Waiting for UAW shoe to drop?

PilotPete

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Regarding the gap. I didn't look at past 100 years but in my life time, this is what I see:
D,

I don’t want another post removed because I said something that someone else construed as “political”, so I’ll say this carefully.

”Poverty”, “Middle Class” and “Upper Class” are generic terms without a universally accepted definition. As you change the numbers for those terms, you can adjust the charts to create all sorts of equity or inequity. According to the census bureau, in the 1960’s you were looking at 17-22% of the US population below what they defined as the poverty level. In 2019, it was 10.5%.
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flowerlandfilms

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A CEO can easily be rewarded highly for improving "performance" by making the stock go up.
For examples, CEO ruthlessly sells off all the companies assets.
The stock goes up, CEO is hailed as a hero and leaves with a golden parachute.
Meanwhile the long term prospects of the company have been severely hampered and inevitably it goes bust.
How was the CEO helping that company to "perform"?
He wasn't, he was giving a short term boost to the stock and then buggering off, leaving the company and it's remaining shareholders holding the bag.
It's a mindset, which is taught at some business schools, that the shares of a company are it's product and you should do anything and everything to make the shares go up, to make the customers (that's the shareholders, not the actual customers of the company) happy.
It's braindead but if there is money to be made people will do it.
And it all comes as a result of confusing a companies "value" for a companies "worth".
And incentivising and compensating the boosting of the incorrect one.
 
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Love2Cyber

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A CEO can easily be rewarded highly for improving "performance" by making the stock go up.
For examples, CEO ruthlessly sells off all the companies assets.
The stock goes up, CEO is hailed as a hero and leaves with a golden parachute.
Meanwhile the long term prospects of the company have been severely hampered and inevitably it goes bust.
How was the CEO helping that company to "perform"?
He wasn't, he was giving a short term boost to the stock and then buggering off, leaving the company and it's remaining shareholders holding the bag.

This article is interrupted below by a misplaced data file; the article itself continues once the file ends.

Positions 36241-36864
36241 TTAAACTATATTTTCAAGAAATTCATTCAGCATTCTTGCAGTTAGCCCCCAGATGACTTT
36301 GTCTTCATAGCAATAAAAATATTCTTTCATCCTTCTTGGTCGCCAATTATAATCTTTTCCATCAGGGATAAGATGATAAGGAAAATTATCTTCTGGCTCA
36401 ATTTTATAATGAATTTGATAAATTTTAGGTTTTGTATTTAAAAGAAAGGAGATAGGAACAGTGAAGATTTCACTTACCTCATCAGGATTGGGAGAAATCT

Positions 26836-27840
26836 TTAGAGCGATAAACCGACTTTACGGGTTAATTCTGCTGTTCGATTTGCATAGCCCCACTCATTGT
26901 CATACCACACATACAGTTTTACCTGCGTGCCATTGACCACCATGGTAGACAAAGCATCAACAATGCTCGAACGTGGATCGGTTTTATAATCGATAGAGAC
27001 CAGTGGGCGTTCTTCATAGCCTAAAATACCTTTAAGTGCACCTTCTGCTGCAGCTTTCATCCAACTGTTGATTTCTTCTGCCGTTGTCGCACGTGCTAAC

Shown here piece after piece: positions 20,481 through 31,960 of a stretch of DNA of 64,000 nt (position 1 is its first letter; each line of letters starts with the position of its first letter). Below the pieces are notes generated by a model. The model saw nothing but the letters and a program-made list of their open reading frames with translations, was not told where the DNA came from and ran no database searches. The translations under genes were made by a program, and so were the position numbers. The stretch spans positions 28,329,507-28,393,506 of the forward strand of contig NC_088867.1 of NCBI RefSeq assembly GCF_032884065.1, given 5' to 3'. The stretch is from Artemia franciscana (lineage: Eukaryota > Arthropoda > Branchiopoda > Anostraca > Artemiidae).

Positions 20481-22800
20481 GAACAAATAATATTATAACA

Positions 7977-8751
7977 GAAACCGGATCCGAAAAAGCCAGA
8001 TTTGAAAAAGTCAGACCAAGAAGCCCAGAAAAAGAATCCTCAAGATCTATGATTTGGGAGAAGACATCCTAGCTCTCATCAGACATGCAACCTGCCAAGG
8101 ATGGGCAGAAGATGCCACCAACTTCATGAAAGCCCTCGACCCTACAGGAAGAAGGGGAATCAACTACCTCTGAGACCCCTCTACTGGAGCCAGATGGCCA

It's a mindset, which is taught at some business schools, that the shares of a company are it's product and you should do anything and everything to make the shares go up, to make the customers (that's the shareholders, not the actual customers of the company) happy.
It's braindead but if there is money to be made people will do it.
And it all comes as a result of confusing a companies "value" for a companies "worth".
And incentivising and compensating the boosting of the incorrect one.
O...K... Understand what a Board of Directors is? Let me help you out... They decide on who the CEO is (btw - it is a he or a she...you seem to imply they are all male). The BOD is largely comprised of major shareholders who seek to improve the value of the company and their positions. No - not for the next 6 months - but for the long-term. They decide on the CEO's compensation structure, and they also influence and sign off on major policy positions - including things like divestitures and acquisitions. So no - unless the CEO owns the company, they won't be able to "ruthlessly sell" the company assets to manipulate stock prices.

Stupid me for responding to this...
 

flowerlandfilms

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O...K... Understand what a Board of Directors is? Let me help you out... They decide on who the CEO is (btw - it is a he or a she...you seem to imply they are all male). The BOD is largely comprised of major shareholders who seek to improve the value of the company and their positions. No - not for the next 6 months - but for the long-term. They decide on the CEO's compensation structure, and they also influence and sign off on major policy positions - including things like divestitures and acquisitions. So no - unless the CEO owns the company, they won't be able to "ruthlessly sell" the company assets to manipulate stock prices.

Stupid me for responding to this...
Unless the board also wants short term gains?
What I described is literally taught at business schools as optimum strategy.
Your incredulousness at the mere suggestion of the existence of short-termism is baffling.
 


 


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